• You’re right in saying, Nothing worth having is easy. That’s true for happiness, too, regardless of the lifestyle choice that finds you. Sadly, far too much of what you find after 50, or so I’m told by those women who’re looking, are “damaged” by previous battles (or are ailing and need a nurse more than a wife, heehee!)

      • Well everyone who is NOT willing to go on a spiritual journey will be stuck and damaged. I think that’s just a people suck you have to weed through the bad ones kind of thing. Dating just PLAIN OLD SUCKS but I am SO grateful for my husband. I would do it all over again to get back to him.

        • I’m a sucker for a happy ending, Jasmine! You’re blessed to have found someone so loving and compatible — and so is your husband, but I’ll bet he already knows that!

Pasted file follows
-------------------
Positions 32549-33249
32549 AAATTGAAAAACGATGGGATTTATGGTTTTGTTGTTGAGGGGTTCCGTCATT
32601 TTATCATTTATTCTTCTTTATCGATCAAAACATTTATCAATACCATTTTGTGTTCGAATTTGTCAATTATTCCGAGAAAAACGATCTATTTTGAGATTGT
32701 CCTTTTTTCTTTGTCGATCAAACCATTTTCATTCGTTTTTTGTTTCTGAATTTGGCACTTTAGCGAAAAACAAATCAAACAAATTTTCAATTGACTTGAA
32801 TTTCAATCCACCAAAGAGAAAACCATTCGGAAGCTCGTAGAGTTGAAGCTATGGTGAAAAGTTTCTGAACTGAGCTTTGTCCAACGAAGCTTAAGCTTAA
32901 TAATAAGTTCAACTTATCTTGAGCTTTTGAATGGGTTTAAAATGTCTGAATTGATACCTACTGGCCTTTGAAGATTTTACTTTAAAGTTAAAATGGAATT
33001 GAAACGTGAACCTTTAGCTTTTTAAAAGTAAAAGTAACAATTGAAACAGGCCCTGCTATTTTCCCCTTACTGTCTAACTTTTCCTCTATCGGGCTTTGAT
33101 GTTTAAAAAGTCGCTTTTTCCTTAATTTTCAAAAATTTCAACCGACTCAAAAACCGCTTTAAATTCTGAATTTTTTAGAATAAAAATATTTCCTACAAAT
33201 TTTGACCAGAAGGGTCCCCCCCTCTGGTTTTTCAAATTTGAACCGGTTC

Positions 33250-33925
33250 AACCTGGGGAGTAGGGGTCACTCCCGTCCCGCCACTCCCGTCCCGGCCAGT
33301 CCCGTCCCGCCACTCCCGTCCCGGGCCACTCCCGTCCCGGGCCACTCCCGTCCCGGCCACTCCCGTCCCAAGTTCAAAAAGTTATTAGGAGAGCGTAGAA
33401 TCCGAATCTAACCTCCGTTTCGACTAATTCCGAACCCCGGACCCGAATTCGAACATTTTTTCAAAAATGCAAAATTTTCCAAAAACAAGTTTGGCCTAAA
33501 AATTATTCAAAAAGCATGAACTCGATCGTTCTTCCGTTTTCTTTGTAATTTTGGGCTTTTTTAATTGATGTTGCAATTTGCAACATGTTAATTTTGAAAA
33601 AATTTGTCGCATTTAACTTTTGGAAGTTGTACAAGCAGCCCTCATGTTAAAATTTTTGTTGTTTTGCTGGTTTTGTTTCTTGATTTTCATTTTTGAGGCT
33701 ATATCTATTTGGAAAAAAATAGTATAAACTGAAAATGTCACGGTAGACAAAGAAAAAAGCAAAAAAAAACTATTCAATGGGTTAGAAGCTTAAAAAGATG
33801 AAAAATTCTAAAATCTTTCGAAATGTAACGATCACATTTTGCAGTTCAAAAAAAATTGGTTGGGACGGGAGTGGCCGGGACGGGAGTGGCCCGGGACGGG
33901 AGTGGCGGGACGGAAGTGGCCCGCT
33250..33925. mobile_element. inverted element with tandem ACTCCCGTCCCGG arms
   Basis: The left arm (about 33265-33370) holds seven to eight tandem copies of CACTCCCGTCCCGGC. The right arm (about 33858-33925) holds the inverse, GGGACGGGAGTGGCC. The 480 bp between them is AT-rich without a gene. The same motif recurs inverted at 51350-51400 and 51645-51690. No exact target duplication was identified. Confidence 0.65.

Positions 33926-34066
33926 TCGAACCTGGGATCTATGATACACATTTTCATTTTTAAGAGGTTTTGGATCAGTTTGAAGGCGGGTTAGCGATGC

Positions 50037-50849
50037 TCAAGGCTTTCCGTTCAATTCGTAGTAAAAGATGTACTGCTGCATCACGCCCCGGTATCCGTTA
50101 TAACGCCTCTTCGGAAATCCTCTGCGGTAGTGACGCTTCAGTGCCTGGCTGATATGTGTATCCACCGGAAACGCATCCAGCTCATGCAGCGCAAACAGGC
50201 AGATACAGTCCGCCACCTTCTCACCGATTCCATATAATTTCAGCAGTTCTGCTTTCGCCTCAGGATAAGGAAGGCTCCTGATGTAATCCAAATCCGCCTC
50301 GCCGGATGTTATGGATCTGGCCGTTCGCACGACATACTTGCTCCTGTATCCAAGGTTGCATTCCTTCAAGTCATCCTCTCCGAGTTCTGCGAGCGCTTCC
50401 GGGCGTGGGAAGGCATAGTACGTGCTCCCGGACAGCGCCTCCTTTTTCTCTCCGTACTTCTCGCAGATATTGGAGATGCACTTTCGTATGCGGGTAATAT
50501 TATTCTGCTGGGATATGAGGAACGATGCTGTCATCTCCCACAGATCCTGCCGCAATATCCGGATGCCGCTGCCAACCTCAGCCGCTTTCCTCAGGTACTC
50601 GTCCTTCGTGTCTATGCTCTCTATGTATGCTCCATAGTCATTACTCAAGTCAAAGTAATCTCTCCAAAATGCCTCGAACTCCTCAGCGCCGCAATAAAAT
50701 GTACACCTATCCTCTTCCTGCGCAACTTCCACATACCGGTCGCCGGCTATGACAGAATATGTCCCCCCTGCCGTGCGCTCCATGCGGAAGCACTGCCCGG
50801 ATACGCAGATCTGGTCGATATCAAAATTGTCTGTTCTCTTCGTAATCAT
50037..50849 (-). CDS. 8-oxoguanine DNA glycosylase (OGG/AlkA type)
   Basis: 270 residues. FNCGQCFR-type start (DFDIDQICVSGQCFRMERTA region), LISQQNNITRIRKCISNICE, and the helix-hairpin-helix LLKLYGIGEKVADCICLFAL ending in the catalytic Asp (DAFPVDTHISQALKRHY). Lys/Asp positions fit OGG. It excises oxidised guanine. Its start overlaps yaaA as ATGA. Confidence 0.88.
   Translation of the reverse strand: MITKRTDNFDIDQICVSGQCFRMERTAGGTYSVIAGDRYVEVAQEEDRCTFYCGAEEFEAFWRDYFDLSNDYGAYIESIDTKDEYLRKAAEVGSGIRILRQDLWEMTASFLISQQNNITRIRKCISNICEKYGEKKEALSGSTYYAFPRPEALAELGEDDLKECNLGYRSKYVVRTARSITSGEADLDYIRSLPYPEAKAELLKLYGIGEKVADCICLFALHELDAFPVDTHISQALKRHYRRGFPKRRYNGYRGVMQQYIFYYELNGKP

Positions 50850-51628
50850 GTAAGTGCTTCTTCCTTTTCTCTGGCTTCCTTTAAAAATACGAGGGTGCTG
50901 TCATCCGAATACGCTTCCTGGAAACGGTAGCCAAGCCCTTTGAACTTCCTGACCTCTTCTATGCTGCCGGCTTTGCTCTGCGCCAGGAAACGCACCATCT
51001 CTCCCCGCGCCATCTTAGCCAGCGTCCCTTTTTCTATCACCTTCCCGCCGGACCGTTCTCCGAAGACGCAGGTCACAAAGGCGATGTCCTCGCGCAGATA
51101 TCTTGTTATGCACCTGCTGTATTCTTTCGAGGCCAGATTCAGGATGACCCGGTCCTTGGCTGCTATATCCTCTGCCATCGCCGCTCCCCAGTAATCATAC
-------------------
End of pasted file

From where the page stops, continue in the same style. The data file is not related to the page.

• He does and when he forgets I watch bridezilla and housewives with him and then he remembers! LOL

  8. I think people who are comfortable in their own skin tend to be more comfortable being alone. While I’ve been married for over thirty years I still enjoy time to myself!

    • Balance is a good thing, Suzi. The happy couples seem to have found just the right amount of together and alone time. And you know, some of those old couples pictured in the newspaper who are celebrating 50 or more years together even have started looking like one another!